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Here’s How Americans Shop Online

Photo: Courtesy of Stylight

Monday is the biggest online shopping day in the United States, according to one of the key findings in a Stylight report released this week, with Q2 activity peaking on May 9 in particular.

The fashion aggregator, based in Munich, Germany, analyzed the behavior of the American consumer so far in 2016 and discovered that 80 percent of online shoppers were women, specifically those who tend to shop for specific brands rather than browse.

Of the 90 percent of Americans who told Emarketer they purchased something online at least once in the last three months, Stylight’s data found that the majority (27 percent) of online shoppers ranged in age from 25 to 34 (Millennials), followed by 35 to 44 years olds at 20 percent. Somewhat surprising was the site’s discovery that more people age 45 to 54 (19 percent) shopped online than those age 18 to 24 (18 percent).

Where did most of this activity take place? On the go, Stylight said, noting that its mobile traffic grew by more than half (52.7%) in the first semester of this year versus 2015, though it’s not made clear how many months that is. That being said, 57 percent of Stylight traffic came from mobile in Q2 and 43 percent from desktop computers.

Of the Millennials that shop on, 72 percent are women and 28 percent are men. Regardless of gender, however, American Millennials—who make up one-fourth of the U.S. population and contribute 21 percent of retail spending—are impulse shoppers. Eighty-three percent will buy an item the same day they find their desired product, while 50 percent admitted to purchasing something from the “suggested items” displayed as they browsed an online retail site.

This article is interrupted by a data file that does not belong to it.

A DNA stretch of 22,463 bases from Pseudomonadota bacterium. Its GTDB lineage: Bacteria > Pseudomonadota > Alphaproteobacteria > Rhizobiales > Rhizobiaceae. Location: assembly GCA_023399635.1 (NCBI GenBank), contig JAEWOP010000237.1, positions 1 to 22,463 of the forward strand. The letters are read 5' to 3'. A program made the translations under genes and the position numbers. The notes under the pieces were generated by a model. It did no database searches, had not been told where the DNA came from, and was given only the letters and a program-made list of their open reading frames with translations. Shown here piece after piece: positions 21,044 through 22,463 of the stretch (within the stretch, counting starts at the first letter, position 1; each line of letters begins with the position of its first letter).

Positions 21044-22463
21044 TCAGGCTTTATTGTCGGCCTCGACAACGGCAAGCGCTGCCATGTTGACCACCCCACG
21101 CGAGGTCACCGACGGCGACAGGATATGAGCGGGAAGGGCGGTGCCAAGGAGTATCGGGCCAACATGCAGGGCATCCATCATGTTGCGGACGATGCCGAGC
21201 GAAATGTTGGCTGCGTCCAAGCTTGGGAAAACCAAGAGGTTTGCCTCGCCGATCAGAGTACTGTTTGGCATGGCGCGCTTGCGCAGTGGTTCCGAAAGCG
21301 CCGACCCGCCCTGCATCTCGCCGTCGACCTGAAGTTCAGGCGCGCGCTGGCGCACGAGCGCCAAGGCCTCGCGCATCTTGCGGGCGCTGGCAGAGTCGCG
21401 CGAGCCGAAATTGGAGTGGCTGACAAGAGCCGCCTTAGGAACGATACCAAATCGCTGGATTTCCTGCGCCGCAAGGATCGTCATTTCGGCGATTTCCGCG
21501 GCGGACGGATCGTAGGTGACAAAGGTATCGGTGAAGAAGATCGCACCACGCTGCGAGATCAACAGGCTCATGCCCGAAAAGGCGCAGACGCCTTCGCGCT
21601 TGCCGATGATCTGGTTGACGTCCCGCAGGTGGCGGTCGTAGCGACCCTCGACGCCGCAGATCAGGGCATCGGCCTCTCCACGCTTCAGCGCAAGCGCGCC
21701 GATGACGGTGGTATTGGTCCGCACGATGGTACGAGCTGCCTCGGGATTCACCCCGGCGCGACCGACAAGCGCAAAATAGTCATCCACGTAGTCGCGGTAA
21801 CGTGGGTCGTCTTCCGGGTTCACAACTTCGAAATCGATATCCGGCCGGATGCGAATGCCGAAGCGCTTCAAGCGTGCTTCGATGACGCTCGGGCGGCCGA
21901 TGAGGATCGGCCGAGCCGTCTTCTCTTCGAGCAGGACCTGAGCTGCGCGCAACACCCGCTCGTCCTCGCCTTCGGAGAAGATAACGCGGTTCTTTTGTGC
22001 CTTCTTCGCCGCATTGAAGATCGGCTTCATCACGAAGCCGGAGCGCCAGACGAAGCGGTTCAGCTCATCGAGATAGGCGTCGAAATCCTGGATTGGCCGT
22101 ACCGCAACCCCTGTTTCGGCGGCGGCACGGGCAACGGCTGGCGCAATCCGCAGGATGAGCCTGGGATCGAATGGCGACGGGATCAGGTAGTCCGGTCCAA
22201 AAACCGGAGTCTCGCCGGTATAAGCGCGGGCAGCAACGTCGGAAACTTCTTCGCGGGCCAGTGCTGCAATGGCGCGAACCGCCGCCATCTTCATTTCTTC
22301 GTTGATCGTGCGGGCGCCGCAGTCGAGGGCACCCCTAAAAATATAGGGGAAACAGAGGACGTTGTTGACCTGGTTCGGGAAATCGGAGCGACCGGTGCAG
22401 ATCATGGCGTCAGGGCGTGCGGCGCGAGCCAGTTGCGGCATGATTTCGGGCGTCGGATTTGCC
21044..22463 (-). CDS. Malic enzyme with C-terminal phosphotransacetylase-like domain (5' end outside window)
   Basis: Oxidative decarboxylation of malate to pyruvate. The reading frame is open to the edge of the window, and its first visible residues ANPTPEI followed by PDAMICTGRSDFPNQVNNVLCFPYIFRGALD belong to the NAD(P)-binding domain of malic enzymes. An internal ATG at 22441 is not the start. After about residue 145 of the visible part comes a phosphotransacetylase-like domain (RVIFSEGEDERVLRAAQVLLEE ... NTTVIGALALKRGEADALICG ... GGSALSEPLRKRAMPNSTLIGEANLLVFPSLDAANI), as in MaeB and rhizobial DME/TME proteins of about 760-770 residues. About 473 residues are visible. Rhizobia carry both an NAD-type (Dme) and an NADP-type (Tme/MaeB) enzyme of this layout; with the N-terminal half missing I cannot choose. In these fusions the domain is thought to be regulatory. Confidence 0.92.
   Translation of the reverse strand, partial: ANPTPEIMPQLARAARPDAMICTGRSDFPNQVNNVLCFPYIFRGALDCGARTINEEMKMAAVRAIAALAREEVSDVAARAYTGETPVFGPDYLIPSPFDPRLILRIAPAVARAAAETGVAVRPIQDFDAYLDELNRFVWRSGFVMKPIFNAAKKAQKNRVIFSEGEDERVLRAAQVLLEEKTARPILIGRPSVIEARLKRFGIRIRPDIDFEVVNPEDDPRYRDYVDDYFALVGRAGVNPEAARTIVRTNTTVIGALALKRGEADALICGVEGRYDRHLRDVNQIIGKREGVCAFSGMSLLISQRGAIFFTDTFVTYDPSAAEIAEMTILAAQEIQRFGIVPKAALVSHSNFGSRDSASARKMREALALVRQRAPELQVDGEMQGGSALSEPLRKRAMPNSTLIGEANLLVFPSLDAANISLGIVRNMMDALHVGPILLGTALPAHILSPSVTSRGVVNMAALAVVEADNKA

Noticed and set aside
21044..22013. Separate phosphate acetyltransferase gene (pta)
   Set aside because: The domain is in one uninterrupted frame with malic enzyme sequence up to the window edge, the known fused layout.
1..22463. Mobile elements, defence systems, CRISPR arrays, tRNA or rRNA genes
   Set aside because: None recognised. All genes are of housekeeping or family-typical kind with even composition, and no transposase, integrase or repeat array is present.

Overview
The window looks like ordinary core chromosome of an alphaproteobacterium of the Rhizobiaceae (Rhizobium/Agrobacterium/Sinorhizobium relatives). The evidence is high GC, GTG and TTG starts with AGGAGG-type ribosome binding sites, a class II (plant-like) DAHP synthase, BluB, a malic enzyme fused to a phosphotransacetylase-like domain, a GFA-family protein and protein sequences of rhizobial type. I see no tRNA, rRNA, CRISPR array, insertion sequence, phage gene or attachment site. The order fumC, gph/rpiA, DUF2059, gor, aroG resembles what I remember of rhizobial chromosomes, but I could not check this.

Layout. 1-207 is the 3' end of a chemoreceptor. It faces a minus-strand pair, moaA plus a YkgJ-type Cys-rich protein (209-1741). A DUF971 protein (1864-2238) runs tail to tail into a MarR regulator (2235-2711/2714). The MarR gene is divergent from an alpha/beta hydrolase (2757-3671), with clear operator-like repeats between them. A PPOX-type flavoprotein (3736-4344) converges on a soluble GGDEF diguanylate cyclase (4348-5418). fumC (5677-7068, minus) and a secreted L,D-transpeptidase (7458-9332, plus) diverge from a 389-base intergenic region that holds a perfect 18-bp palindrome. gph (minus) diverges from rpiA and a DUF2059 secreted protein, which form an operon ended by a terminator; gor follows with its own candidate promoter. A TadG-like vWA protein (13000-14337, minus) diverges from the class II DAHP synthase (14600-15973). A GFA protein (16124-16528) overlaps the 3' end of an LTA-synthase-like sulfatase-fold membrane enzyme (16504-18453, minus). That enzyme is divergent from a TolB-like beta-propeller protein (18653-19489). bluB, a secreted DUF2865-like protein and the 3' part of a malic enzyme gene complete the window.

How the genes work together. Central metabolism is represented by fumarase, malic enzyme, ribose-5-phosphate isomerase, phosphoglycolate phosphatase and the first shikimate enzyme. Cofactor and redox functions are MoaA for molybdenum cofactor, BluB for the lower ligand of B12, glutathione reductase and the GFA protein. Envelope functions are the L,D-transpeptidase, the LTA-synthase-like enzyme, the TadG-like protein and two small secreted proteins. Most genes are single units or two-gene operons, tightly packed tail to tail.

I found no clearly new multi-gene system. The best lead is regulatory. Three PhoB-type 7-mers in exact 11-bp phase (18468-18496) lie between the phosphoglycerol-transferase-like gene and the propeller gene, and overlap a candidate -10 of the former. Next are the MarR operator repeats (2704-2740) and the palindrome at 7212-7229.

What’s trending this summer? Navy is, for one. In the last quarter navy blue performed best in evening dresses, jumpsuits and sneakers, Stylight said. Meanwhile, the top five performing brands were Converse, Birkenstock, Michael Kors, Vans and Adidas.

Founded in 2008, Stylight recently said its revenue had more than quadrupled since its launch (but didn’t provide any hard numbers). It currently has operations in 15 countries worldwide, including the U.S. and Canada.